Grief and loss
Grief is one of the most common experiences of everyday life. We not only experience it when someone close to us dies but in many other situations too. Grief is the personal response to any loss.
It can come when we lose a loved one through death. But we experience it with other losses, too. It affects the whole person. It changes how we feel physically and emotionally. It affects our energy level and our activities. People grieve in different ways and we need to make allowances for this.
One thing we have learned about grief is that it takes a long time to get over it. And it's like a journey. When we experience a loss such as someone dying, losing a job or leaving our country or city the first reaction is often shock. We can't believe it. It takes our feelings a while to catch up with what has happened. One person when their husband died said: 'I felt like I was watching a play. I felt this was happening to someone else but not me. I couldn't believe it was me.' These reactions can last for several days after a loss, and occasionally for longer.
As the numbness wears off we begin to feel the pain. We realise this really is happening to us and that it hurts. People at this stage may need someone who will let them express their painful feelings. They may also want to talk a lot about the person or situation they are missing, or their lost dream. Talking and expressing feelings helps them face what has happened.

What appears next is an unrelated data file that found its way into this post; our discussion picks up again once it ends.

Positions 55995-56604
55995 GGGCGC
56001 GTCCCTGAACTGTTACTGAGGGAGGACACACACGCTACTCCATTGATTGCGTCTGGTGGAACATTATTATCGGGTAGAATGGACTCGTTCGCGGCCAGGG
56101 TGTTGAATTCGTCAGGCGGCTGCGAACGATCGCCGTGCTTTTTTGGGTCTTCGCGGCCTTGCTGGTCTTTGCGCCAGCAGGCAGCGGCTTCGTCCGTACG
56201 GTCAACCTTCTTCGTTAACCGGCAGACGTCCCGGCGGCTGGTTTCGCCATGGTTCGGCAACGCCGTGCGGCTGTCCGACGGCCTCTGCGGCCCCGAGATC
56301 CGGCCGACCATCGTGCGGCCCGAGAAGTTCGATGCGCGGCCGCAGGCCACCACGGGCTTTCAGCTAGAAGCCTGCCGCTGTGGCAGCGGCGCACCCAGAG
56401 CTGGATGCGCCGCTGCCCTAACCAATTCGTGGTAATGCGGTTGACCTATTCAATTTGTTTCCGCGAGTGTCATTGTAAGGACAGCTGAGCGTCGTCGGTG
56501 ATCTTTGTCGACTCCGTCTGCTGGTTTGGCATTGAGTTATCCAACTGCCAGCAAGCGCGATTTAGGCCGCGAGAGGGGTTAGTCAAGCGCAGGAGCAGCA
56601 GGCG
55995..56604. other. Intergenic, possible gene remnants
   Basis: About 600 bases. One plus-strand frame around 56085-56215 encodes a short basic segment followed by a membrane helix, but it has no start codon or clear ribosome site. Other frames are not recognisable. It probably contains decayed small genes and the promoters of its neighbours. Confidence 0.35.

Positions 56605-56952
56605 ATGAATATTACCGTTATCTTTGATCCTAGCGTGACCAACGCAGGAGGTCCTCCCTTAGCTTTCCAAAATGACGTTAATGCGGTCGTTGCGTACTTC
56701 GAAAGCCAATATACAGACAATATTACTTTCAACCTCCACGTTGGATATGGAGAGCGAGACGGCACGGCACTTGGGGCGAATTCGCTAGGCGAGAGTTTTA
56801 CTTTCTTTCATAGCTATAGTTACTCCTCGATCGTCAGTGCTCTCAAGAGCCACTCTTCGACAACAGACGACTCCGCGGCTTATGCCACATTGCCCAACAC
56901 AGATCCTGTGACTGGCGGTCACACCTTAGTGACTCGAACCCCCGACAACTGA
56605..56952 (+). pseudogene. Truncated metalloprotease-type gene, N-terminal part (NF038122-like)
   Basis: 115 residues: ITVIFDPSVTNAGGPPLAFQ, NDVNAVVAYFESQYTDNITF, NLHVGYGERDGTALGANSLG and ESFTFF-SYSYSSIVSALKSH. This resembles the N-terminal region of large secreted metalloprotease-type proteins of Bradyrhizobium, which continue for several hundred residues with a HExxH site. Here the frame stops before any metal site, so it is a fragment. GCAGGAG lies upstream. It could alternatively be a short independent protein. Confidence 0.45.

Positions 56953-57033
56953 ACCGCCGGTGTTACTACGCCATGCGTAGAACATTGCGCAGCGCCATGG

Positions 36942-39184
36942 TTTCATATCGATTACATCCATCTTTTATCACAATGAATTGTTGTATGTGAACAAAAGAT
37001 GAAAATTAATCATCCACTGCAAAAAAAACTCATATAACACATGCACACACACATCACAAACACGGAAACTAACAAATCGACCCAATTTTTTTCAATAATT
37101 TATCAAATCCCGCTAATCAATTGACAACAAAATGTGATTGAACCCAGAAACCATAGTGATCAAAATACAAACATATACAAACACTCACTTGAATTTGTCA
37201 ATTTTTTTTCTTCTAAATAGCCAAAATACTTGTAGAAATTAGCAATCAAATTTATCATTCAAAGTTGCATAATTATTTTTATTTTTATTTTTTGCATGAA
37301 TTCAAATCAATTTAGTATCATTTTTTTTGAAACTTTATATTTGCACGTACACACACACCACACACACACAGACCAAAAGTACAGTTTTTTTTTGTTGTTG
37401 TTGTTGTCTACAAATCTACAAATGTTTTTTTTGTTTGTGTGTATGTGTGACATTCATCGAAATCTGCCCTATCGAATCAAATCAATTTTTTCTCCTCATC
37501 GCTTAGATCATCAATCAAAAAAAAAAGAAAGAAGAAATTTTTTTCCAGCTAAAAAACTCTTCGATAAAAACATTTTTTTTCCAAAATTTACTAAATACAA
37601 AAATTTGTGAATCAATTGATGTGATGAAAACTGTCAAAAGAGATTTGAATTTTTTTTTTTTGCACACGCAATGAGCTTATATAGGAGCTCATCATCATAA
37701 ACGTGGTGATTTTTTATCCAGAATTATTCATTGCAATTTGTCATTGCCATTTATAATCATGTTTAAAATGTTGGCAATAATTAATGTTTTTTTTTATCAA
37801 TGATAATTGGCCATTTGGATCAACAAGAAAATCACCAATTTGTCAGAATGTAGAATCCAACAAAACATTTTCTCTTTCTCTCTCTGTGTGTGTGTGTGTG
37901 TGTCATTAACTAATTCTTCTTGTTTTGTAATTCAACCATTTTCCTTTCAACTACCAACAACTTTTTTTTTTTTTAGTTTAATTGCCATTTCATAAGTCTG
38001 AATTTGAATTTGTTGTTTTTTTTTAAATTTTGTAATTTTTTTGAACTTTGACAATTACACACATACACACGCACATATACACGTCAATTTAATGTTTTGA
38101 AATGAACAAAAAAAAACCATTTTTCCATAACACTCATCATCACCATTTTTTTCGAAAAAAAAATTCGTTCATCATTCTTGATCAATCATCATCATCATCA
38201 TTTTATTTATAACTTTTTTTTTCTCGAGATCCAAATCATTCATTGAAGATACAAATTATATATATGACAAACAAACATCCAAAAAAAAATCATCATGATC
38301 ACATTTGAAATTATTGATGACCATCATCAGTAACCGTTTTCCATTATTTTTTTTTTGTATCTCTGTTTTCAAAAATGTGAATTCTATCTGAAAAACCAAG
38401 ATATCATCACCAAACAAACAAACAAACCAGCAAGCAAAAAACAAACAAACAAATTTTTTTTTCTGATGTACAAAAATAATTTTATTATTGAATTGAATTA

Remember, that people express painful feelings differently. Not everyone cries or finds it easy to talk about their grief, but this does not mean they are not hurting. Some people lack energy to do anything. Others push painful feelings away by being very busy. How long people feel the pain of their loss depends on many things including how important the loss was to them. But it may take weeks or even months before they are ready to let go of the person or situation they are leaving behind.
When they are ready to let go, people are also more open to accepting the changes. At this stage, a person may need help not only in accepting change but making changes. For example, it may involve a decision to retrain, find new interests or meet new people. We can help people explore options and make decisions.
Grief is like a painful wound. At first it hurts so much that anything which touches the wounded area is painful - almost too painful to bear. Anything which reminds you of the person for whom you are grieving can be like someone bumping a wound.
Healing takes time. The most helpful thing we can do for people at this painful stage is to let them express their painful feelings and be supportive. It does not help to try and cheer them up or tell them they will soon get over it. In fact, most major griefs take months to get over and the death of a loved one can take up to two years to work through.
Expressing the feelings can help the grief to heal. And as the wound heals, people will be ready to rebuild their life. It is rather like a broken limb. We need to give it time to heal before it will be strong enough to walk on again.
External links and resources
Grief Link is a collaboration between SA government, Adelaide University and National Association for Loss and Grief
Loss and Grief: Reachout is a Melbourne based site which provides mental health information to young people
Didion J., The Year of Magical Thinking: New York Knopf 2005: This is both a personal memoir and a study of grief
Bridges W., Transitions: making sense of life's changes. Cambridge, MA: Da Capo Press, 2004: This explores responses to other kinds of loss and change.